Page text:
Following a public art strategy developed by Ginkgo, artist Alastair Mackie was appointed by South Gloucestershire Council to develop a series of functional, interactive public artworks for a green pedestrian route between the High street and a new development of 180 homes by Bloor Homes at Barnhill, a former quarry in Chipping Sodbury.
Barnhill is a designated Site of Special Scientific Interest (SSSI) because of its geology, and the brief was to create a series of bird feeders or bird baths that would relate to the history of the area, visually linking the new developments together and connecting them to the high street. The project continues the theme of encouraging biodiversity established by the nearby Waitrose development that included the planting of fruit trees and wild flowers, and the establishment of a community beehive.
The six resulting sculptural vessels by Alastair Mackie are made from polished carboniferous limestone sourced from Chipping Sodbury Quarry, close to the development site. This limestone has been used for many local buildings including the church, but originally formed from a tropical seabed 350 million years ago. It contains calcareous skeletons and shells of forms of ancient sea life; examples of these are clearly visible within the natural stone of the artworks. Geologist Andrew Mathieson advised the artist during the project research and design phase and also led a public walk to show people examples of the local geology.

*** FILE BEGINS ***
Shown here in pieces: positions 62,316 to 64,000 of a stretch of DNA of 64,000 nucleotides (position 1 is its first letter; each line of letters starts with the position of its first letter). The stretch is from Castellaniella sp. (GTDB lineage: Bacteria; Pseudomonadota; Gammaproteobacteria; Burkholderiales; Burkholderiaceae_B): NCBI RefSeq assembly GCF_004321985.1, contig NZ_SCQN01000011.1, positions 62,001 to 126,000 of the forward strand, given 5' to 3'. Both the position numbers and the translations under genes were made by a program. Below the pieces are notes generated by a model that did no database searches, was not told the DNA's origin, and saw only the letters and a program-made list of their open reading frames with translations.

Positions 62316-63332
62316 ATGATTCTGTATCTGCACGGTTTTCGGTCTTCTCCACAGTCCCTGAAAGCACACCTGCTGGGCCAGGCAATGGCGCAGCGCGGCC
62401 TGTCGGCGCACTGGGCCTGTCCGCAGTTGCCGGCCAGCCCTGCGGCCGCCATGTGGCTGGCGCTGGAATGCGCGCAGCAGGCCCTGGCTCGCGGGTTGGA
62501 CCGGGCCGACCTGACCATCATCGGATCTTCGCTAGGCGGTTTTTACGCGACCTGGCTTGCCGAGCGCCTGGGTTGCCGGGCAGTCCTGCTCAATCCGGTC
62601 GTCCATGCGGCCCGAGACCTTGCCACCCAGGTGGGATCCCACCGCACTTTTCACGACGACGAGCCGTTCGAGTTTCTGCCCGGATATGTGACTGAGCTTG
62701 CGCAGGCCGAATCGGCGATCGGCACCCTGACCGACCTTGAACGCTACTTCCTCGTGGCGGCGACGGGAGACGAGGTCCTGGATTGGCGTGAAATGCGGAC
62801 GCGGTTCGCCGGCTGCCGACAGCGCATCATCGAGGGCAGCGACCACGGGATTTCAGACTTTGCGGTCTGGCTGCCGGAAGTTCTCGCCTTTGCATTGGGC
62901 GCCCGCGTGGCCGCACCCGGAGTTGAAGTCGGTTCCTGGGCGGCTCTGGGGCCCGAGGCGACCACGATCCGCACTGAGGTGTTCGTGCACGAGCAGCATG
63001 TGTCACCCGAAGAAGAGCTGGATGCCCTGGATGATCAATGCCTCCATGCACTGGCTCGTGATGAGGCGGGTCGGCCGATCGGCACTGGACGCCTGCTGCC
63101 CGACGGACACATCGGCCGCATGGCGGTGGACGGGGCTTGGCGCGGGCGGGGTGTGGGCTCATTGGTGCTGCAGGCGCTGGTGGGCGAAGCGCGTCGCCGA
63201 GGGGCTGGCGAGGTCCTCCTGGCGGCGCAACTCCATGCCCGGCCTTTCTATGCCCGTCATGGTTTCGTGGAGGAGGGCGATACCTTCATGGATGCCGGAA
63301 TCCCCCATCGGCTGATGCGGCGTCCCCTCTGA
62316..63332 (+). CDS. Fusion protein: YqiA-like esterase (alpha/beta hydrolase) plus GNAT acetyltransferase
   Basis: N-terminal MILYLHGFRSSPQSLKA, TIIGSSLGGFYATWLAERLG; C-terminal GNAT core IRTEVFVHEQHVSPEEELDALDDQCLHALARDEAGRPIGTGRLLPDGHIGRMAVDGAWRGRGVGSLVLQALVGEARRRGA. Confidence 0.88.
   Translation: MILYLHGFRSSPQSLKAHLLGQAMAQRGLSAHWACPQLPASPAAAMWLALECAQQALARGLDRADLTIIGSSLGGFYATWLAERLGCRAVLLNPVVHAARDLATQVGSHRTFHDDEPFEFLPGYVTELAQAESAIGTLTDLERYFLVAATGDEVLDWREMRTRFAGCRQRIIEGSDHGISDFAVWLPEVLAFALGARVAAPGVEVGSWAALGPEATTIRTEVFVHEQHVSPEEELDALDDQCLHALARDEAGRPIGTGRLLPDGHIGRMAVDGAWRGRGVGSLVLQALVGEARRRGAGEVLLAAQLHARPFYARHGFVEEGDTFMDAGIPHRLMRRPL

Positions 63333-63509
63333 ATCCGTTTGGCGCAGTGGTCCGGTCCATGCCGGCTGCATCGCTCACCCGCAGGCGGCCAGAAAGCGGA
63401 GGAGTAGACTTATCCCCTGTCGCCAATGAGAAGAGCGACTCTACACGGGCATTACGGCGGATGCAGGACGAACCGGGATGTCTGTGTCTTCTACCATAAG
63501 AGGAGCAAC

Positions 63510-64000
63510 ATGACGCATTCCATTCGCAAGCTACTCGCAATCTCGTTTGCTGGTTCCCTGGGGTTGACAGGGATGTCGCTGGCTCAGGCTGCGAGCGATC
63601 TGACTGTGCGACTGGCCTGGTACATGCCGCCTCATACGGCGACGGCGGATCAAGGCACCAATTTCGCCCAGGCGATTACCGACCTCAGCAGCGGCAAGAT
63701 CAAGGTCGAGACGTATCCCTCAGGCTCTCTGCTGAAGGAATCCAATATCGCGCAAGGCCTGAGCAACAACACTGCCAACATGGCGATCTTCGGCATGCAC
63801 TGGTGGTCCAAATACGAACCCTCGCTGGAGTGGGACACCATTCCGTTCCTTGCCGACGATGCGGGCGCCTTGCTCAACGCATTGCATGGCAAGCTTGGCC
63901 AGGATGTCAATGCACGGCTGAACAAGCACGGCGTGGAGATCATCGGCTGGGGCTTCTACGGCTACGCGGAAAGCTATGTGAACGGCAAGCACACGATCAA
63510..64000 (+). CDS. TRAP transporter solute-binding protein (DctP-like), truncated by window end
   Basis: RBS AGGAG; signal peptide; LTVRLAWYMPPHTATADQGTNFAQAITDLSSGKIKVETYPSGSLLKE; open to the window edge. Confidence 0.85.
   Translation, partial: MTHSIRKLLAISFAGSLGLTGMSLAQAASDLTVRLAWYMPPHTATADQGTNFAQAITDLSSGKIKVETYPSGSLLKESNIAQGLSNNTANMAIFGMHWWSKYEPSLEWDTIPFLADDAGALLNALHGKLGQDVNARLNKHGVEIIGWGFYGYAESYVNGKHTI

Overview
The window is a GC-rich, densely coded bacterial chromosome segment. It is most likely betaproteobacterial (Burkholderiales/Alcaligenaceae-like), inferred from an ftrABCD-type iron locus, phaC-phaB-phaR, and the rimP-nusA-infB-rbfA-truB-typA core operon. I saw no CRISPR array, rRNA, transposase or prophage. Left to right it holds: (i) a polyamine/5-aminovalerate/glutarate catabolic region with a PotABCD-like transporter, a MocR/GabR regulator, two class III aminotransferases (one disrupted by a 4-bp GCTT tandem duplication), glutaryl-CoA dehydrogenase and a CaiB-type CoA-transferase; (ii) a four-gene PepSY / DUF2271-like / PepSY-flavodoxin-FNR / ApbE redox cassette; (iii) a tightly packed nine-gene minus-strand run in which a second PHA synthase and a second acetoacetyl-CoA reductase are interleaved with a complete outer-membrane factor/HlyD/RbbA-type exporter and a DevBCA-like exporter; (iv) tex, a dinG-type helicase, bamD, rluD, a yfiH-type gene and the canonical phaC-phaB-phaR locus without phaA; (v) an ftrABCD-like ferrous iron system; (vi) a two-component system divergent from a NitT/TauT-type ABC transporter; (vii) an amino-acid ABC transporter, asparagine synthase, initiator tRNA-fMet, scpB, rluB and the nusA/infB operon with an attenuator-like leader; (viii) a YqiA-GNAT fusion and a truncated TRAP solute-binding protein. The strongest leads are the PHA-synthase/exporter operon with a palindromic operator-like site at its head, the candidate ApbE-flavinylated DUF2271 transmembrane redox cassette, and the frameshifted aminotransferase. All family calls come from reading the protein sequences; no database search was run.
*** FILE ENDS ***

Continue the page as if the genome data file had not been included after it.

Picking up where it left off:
The forms of the artworks draw on the shape of historic vessels from around the world, with each vessel being a representational form for one of the six populated geological continents of the Earth. The shapes are based on relics found by the artist in the British Museum and are suggestive of containment or offering.
The limestone vessels were made in Yorkshire using a state-of-the-art process of three dimensional modelling and robotic milling, and are mounted on Corten steel poles, a material that will naturally weather over time.
The first four artworks were installed in June 2016, with two further artworks due to be installed when the housing development nears completion. The RSPB advised the artist upon his designs and made bird feeders at a family-friendly public launch event for the artwork in October 2016.
Alastair Mackie’s work explores and challenges the deep-rooted separation between animals and humans, human inter-relationships with time and place and the transformational processes of materials over time. He has exhibited nationally and internationally, and has worked on a number of public commissions including Mimetes Anon, commissioned by the Contemporary Art Society for the Economist Plaza in St.James’ London in 2009. Alastair lives and works in Cornwall.